WASHINGTON — Gloria Steinem is unmistakable. Across the room surrounded by a clutch of admirers, she is utterly ageless — sleek and svelte in black form-fitting pants and top, a gold braided belt with sparkly fleurettes draped along her slender hips. At 78, she looks, well, fabulous. “I suppose it’s not very feminist of us to comment on how great she looks,” says the woman next to me, apparently feeling compelled to inject the appropriate corrective. But at a certain age, isn’t a woman happy to accept a compliment? And haven’t we come a long way, baby? Judging by the current debate in some Republican circles, one has occasion to pause and wonder. The purpose of the Thursday evening gathering in a private home was to celebrate “Makers: The Women Who Make America,” a multiplatform video production from PBS, AOL and Makers. com, which launched in February 2012. The documentary chronicles the history of the women’s movement and features women who have, indeed, made things happen so that subsequent generations could do what women were not allowed to do not so long ago — to become doctors, lawyers, legislators, secretaries of state and, perhaps, even president.
Among those assembled were seven of the Makers who appear in the film, including, in addition to Steinem, Supreme Court Justice Ruth Bader Ginsburg, actress Marlo “That Girl” Thomas, Rebecca Adamson (founder of First Peoples Worldwide), Karen Nussbaum (executive director of Working America and founder of 9to5), Malika Saada Saar (executive director, Human Rights Project for Girls) and Muriel Siebert (the first woman to earn a seat on the New York Stock Exchange and namesake of the investment firm Siebert & Co.). That’s quite a lot of feminine — and feminist — power in one room. Quoting John F. Kennedy, Steinem said there hasn’t been so much talent in one place since Thomas Jefferson was alone in a room. “Except now,” she cracked, “we know Sally Hemings was probably doing the writing.” The centerpiece of the evening was a preview of excerpts from the documentary, which is scheduled for release in February 2013, the 50th anniversary of Betty Friedan’s “The Feminine Mystique.” In one interview, Ginsburg recalls being one of nine women in a class of 500 men at Harvard Law School. Ginsburg remembered being herded into a room with the other women where a professor asked why they were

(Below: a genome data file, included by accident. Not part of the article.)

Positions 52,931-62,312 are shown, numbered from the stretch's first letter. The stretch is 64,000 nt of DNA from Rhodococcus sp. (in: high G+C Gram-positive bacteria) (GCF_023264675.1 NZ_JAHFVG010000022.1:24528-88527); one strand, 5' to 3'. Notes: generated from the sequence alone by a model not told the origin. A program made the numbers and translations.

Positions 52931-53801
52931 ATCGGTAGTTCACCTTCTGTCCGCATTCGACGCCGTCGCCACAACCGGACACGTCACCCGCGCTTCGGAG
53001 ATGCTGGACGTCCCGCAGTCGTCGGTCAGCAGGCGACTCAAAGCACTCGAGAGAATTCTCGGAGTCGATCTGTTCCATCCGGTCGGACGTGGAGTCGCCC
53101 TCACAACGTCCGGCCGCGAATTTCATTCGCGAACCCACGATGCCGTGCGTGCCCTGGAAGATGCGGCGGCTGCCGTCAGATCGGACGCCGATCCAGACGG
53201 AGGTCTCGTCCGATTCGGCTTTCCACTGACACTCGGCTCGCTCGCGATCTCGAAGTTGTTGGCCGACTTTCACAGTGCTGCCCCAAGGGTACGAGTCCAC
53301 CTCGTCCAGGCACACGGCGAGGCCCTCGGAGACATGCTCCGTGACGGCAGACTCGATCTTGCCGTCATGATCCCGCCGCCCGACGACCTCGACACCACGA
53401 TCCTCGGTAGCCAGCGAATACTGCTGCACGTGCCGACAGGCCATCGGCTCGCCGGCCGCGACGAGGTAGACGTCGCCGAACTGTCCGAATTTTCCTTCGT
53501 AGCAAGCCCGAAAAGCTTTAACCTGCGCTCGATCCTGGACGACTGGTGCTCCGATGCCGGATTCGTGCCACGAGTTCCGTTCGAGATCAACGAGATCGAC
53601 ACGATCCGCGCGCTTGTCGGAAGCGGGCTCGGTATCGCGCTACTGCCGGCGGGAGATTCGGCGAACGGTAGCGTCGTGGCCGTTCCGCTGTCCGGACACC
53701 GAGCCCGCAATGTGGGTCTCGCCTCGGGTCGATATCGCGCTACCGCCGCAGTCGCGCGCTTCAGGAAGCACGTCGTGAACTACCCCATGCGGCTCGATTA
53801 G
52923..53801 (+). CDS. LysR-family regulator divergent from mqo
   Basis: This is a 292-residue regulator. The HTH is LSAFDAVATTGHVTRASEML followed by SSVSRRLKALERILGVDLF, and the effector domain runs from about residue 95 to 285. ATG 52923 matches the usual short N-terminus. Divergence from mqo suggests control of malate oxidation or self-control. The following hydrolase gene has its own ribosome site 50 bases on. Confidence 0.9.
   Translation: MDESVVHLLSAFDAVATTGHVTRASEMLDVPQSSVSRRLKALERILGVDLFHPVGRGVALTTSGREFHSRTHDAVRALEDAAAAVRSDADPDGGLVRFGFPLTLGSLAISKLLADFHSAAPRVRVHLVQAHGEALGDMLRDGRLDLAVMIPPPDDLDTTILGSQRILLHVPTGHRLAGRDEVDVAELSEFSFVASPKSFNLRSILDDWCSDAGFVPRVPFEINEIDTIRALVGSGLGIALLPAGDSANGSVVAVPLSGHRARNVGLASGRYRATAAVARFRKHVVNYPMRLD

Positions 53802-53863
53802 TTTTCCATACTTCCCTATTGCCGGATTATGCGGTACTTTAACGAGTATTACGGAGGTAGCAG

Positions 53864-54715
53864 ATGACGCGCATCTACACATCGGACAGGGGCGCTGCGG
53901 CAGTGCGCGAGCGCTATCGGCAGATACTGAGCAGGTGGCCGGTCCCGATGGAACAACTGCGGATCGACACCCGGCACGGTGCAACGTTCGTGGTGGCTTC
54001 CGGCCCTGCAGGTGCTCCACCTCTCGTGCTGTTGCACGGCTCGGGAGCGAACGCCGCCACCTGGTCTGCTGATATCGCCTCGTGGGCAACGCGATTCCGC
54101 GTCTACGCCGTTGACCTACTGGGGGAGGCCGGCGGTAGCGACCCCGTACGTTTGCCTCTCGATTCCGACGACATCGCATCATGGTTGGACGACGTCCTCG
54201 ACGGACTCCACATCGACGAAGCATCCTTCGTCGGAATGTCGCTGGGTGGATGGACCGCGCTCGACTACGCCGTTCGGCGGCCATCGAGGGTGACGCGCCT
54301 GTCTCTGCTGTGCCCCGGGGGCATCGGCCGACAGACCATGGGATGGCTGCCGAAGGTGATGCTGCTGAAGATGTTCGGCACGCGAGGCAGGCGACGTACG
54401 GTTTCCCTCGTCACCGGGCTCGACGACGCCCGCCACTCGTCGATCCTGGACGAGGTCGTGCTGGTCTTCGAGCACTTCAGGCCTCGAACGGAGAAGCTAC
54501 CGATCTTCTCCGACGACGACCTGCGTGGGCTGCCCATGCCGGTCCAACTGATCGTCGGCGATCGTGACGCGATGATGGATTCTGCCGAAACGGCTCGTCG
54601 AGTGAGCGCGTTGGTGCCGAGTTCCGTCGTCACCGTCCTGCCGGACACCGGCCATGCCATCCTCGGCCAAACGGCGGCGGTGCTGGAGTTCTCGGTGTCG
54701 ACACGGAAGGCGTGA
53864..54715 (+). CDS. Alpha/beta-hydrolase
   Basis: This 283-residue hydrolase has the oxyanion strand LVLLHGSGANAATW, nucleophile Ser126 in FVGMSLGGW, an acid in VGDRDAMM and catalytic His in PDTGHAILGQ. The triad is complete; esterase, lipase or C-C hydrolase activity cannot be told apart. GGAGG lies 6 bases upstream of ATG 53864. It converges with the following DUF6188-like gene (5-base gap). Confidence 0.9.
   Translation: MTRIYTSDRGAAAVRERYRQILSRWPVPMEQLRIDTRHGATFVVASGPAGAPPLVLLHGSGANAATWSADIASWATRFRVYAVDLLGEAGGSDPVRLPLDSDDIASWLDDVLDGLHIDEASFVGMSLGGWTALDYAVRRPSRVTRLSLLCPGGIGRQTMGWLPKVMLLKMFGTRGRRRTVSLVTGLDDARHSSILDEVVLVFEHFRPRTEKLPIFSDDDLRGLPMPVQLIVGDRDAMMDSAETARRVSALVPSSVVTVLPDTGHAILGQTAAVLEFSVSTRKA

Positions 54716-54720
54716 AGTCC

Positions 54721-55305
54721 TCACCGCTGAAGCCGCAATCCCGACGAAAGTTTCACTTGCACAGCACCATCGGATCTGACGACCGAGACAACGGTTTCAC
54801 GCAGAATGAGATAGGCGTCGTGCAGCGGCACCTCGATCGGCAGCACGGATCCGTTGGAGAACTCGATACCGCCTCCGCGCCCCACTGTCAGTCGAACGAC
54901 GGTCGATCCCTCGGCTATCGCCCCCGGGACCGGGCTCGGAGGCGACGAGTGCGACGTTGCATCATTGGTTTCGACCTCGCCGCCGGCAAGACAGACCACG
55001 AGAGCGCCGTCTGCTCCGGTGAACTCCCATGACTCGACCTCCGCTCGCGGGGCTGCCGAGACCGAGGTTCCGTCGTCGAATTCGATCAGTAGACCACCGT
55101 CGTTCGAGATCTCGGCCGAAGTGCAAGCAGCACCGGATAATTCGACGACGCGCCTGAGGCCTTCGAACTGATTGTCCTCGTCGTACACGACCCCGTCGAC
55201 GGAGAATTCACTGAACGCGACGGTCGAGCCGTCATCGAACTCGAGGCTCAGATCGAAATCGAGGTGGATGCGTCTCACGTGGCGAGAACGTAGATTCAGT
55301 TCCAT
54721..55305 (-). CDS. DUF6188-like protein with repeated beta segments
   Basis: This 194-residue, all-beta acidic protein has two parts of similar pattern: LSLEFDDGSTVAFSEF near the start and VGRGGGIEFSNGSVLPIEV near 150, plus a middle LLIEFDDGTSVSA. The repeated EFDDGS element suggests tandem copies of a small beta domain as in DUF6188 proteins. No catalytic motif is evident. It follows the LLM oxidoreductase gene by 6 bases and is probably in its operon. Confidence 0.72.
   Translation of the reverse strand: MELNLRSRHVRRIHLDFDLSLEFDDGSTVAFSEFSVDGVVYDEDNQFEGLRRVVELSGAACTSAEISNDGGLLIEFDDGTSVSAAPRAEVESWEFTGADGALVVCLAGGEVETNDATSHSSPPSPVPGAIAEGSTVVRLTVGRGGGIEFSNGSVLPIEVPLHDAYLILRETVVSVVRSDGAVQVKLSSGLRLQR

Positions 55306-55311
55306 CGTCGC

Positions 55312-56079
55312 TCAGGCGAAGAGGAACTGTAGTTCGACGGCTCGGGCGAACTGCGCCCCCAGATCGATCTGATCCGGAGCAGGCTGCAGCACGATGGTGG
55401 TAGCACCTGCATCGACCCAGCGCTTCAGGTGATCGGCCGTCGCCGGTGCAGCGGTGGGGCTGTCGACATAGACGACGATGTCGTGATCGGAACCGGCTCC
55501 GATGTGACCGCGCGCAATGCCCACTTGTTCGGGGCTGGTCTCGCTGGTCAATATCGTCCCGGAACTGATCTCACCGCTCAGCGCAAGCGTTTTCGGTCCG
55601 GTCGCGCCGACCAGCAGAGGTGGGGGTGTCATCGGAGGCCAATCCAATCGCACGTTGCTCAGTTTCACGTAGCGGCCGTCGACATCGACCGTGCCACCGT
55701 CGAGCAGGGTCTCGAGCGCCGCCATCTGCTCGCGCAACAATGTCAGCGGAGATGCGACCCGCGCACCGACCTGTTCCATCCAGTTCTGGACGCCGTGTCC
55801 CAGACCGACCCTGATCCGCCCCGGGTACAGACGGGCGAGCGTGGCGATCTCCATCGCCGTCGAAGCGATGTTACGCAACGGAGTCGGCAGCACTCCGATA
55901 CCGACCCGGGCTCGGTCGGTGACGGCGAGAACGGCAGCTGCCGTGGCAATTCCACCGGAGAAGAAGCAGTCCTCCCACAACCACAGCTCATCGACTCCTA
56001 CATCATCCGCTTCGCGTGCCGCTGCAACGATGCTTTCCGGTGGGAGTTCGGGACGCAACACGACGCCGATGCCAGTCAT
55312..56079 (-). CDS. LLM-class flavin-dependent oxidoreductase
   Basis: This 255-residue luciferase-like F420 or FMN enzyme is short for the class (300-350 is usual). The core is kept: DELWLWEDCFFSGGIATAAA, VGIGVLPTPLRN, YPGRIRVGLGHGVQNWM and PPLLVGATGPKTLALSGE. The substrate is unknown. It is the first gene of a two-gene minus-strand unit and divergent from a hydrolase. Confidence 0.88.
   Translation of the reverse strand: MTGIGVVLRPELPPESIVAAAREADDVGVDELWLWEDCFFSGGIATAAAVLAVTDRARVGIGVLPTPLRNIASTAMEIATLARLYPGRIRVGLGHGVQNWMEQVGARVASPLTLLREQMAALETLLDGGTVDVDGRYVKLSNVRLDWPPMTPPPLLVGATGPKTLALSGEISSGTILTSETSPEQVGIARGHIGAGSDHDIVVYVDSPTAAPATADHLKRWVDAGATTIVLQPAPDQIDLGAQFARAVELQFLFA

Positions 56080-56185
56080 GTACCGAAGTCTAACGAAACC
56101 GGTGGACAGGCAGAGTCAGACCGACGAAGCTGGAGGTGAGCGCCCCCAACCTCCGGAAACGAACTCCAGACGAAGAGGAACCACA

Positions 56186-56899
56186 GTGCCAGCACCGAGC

up to the debate in battleground states, with Romney in Colorado and Obama in Nevada. Each had just one official event planned during his stay, but they hoped their mere presence in the states would drive local media coverage. Obama left the lakeside resort where he is prepping for the debate briefly Sunday evening for a rally at a Las Vegas high school. The 11,000-person event was focused in part on rallying Hispanics, a key source of support for the president in Nevada, and featured a performance by the popular Mexican rock band Mana. Keeping with his campaign’s efforts to lower expectations, Obama told the crowd that while he was “just OK” at debating, his opponent was “a good debater.” Romney’s team has been playing the expectations game as well, though his allies were sometimes pushing the stakes in opposite directions. GOP running mate Paul Ryan on Sunday shot down the notion that Romney needed to have a breakthrough performance Wednesday night, saying he didn’t think one event would make or break the campaign.